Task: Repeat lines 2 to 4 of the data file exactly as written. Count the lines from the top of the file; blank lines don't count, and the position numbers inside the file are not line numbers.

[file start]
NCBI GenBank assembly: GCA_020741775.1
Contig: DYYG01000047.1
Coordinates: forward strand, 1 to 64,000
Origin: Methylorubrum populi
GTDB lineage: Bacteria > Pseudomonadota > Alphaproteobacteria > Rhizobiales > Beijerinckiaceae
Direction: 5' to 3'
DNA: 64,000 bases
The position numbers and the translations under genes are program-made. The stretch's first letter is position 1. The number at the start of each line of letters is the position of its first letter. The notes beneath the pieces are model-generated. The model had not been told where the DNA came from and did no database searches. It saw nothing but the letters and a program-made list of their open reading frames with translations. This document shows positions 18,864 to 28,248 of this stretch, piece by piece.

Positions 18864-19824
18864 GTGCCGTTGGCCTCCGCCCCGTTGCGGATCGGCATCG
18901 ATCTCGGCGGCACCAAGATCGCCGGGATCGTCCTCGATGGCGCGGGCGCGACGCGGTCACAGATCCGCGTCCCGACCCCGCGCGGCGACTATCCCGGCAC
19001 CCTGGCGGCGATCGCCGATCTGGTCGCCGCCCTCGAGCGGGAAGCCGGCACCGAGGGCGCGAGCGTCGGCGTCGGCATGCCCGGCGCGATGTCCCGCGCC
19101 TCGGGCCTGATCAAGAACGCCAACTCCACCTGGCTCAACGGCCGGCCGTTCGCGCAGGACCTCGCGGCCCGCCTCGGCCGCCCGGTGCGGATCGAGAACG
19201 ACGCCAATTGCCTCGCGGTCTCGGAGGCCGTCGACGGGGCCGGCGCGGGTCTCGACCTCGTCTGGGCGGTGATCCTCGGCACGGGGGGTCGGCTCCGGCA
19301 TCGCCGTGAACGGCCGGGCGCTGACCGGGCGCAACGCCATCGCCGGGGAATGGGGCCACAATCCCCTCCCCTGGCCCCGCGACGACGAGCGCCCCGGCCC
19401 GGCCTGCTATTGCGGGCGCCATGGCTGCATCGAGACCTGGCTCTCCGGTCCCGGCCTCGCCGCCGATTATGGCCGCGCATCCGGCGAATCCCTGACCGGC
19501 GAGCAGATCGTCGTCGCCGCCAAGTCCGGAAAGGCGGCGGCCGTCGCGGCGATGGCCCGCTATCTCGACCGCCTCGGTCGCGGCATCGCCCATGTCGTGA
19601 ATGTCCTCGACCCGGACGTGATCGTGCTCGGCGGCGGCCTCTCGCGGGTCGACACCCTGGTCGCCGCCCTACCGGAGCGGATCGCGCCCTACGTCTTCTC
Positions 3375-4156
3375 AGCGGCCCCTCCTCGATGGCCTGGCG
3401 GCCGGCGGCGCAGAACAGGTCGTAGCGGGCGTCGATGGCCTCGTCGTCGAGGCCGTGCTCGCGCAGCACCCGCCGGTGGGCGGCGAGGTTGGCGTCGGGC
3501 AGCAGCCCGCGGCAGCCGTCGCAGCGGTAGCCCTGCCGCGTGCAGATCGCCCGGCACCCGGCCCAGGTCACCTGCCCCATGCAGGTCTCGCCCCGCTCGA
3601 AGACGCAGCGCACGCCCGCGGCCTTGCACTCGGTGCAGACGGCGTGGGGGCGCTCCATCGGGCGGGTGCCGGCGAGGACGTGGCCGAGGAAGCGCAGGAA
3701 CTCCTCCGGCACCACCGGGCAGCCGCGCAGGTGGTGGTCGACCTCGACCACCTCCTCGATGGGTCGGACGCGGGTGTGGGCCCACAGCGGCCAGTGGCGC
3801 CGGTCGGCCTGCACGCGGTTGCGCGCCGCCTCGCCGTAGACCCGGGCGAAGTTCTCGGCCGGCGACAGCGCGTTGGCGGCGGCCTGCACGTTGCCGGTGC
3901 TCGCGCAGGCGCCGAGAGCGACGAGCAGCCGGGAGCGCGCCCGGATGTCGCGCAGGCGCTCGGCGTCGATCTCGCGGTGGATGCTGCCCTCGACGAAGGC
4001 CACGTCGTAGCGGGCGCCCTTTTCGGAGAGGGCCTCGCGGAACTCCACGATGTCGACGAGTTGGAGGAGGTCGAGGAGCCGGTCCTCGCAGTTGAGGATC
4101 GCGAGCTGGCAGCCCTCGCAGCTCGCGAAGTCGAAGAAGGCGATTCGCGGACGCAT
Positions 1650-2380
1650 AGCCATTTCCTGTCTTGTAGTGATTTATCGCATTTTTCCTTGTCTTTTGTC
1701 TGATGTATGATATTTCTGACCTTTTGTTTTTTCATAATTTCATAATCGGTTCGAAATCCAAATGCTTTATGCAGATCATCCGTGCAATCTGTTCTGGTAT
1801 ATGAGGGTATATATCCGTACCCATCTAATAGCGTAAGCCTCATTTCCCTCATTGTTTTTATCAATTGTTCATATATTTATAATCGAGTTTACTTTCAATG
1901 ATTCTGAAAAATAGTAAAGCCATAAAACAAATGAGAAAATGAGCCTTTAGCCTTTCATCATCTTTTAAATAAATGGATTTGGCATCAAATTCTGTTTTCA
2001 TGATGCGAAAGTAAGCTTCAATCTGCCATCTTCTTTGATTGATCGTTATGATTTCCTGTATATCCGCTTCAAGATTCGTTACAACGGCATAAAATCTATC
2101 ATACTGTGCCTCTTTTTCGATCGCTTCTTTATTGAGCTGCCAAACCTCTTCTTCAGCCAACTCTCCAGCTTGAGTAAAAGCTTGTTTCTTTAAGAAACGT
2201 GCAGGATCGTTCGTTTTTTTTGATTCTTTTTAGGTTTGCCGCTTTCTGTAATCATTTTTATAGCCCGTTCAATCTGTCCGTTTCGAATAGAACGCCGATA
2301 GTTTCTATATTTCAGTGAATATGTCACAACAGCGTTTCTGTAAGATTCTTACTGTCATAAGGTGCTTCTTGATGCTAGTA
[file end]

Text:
Contig: DYYG01000047.1
Coordinates: forward strand, 1 to 64,000
Origin: Methylorubrum populi